- Physical Therapy: It is estimated that about 30-50% of children with AD/HD present with motor problems or difficulties. Some examples of difficulty may include riding a bicycle or participating in sports activities. Physical therapists can help remediate these motor deficits, increasing quality of life.
For more information on Attention Deficit/Hyperactive Disorder or parent support, please visit https://add.org/adhd-facts/.
Fragile X Syndrome:
Fragile X Syndrome is a genetic condition causing intellectual disability, behavior challenges, learning challenges, and physical characteristics. While it can occur in both genders, it more frequent occurs in males. While there is no cure for this syndrome, therapeutic intervention is often beneficial.
- Speech Therapy: Speech therapy may be beneficial to address speech, language, and oral motor deficits that often co-exist with this disorder. Children with Fragile X syndrome, in terms of speech, often present with repetitive speech, reduced intelligility, rapid and uneven rate of speech, and phonological delays. Intellectual delays may co-exist causing difficulties with language comprehension and use. Children with Fragile X may have difficulty maintaining a conversational topic, remaining interested in social interactions, word retrieval, vocabulary, and syntax. Furthermore, a variety of social deficits may be present resulting in anxiety. Lastly, oral motor deficits may be present including low muscle tone, motor planning difficulties, and tactile defensiveness. Speech therapy can be helpful in remediating any of these deficits.
- Occupational Therapy: OTs can be beneficial in helping children with Fragile X work on hand dexterity, fine motor deficits, self-care, providing alternative ways to encourage task engagement, and providing ideas to assist the child in all environments.
- Physical Therapy: PTs are often necessary to assist the child in increasing gross motor skills including balance, coordination, strength, endurance, body awareness, and motor planning.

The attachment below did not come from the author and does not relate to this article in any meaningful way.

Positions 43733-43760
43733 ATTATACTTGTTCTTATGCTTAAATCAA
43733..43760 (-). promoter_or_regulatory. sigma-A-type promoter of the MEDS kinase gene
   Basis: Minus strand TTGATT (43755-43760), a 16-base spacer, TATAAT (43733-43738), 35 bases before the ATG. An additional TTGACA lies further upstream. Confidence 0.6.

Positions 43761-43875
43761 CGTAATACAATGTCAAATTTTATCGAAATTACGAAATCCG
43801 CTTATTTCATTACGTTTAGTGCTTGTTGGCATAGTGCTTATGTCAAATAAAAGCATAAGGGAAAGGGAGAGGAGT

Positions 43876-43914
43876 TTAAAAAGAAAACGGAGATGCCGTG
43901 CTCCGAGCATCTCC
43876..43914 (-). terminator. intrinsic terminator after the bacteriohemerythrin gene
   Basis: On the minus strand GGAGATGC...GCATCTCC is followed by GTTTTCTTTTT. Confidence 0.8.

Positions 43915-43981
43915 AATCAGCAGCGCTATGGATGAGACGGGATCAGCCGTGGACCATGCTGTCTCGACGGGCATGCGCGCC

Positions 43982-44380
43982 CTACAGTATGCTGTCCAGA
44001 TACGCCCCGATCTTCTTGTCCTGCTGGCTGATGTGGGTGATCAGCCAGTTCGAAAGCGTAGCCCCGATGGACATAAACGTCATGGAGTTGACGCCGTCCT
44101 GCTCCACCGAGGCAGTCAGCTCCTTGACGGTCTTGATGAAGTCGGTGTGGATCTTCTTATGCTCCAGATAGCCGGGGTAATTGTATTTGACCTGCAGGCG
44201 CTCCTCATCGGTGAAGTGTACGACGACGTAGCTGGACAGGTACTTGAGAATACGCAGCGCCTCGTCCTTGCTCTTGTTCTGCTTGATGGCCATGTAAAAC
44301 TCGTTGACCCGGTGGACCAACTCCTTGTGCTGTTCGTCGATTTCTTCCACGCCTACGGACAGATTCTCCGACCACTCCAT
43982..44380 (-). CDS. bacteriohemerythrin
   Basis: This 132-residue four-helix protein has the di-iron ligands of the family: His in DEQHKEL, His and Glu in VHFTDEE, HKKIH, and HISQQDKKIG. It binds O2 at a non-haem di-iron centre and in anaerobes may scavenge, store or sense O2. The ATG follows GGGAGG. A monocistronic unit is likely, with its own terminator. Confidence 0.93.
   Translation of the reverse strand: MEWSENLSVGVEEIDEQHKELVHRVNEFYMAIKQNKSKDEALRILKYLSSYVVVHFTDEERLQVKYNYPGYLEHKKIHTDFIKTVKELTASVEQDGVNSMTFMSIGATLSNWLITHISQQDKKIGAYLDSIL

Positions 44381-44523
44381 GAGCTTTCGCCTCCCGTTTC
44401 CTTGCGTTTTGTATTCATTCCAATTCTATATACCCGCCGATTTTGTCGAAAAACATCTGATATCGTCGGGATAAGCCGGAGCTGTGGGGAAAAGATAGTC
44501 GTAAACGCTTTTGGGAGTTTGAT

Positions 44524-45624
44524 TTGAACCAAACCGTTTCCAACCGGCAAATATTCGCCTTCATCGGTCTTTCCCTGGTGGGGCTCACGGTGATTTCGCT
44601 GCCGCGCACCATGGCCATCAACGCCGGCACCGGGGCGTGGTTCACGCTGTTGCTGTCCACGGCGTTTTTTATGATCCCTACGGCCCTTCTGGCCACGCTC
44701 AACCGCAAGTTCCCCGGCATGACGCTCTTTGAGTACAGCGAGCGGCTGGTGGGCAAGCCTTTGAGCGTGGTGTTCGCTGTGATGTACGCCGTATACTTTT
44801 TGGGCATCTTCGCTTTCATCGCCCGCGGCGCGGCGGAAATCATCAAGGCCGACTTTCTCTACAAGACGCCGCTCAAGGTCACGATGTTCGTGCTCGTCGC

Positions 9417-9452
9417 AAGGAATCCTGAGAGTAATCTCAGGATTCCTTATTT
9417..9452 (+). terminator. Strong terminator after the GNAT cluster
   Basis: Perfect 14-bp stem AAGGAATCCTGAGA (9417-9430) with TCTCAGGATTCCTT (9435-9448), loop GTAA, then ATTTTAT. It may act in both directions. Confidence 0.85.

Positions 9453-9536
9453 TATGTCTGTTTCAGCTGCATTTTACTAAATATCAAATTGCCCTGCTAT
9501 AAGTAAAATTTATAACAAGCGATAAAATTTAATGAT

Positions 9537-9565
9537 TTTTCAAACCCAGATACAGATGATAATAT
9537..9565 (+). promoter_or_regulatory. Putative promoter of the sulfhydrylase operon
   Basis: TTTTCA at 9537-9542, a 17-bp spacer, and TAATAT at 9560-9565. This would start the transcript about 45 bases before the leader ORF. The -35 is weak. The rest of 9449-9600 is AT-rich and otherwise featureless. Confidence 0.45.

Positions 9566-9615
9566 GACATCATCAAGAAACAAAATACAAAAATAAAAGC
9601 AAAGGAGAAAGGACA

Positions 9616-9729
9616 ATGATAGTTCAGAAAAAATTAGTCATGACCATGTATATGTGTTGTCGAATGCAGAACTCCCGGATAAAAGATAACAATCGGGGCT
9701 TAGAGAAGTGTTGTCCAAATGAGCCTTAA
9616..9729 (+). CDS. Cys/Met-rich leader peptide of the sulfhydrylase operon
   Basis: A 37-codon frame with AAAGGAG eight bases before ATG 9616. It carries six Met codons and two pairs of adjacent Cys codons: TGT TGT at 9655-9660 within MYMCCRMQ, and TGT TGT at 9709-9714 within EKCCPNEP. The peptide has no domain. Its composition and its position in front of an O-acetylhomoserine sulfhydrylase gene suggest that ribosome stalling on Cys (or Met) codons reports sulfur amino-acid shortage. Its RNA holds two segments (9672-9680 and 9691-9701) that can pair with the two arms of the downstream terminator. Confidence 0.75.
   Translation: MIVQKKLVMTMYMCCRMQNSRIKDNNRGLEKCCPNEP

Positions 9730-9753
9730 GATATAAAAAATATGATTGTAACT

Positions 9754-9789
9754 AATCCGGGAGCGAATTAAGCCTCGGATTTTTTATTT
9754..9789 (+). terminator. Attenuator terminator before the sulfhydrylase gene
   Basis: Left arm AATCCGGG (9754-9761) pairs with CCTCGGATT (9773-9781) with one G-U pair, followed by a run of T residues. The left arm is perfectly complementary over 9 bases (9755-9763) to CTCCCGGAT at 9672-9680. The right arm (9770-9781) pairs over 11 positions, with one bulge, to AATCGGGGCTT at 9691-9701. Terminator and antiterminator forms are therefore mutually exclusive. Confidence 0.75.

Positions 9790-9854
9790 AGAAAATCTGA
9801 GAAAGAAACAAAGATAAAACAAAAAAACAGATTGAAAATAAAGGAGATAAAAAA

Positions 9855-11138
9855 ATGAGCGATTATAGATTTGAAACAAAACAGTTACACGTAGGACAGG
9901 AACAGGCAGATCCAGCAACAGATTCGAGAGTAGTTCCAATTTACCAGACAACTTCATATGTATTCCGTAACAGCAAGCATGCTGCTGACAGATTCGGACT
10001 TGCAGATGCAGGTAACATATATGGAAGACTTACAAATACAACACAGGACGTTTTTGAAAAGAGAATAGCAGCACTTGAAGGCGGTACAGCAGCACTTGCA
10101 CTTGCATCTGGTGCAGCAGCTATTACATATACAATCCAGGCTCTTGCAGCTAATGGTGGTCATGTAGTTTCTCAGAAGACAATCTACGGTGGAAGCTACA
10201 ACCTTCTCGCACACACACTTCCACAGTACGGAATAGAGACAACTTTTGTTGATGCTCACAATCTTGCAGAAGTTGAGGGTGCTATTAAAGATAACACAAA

For more information on Fragile X Syndrome and parent support, please visit https://fragilex.org/.
Fetal Alcohol Syndrome:
Fetal Alcohol Syndrome is a conditional that results in physical and cognitive damage secondary to alcohol exposure while in the womb. Treatment can often assist these children in reaching his or her maximum potential.
- Physical Therapy: Often, children with Fetal Alcohol Syndrome, exhibit low muscle tone as infants. This can include avoiding tummy time, struggling to lift one's head, or inability to sit unsupported. Physical therapists can assist these children in increasing muscle tone and reaching his or her gross motor skills.
- Occupational Therapy: Children with Fetal Alcohol Syndrome may have difficulty with fine motor skills (such as reaching for objects, grasping for objects), life skills (feeding and dressing oneself), or may be hypersensitive to light, sound, taste, touch, and smell. Occupational Therapists are beneficial in addressing any of these concerns.
- Speech Therapy: Children with FAS often present with executive functioning deficits (poor organization/planning skills, concrete thinking, lack of inhibition, poor judgment) and impact on social skills (lack of stranger fear, vulnerability to being taken advantage of, immaturity, superficial interactions, poor social cognition). These deficits can be greatly helped by a speech-language pathologist.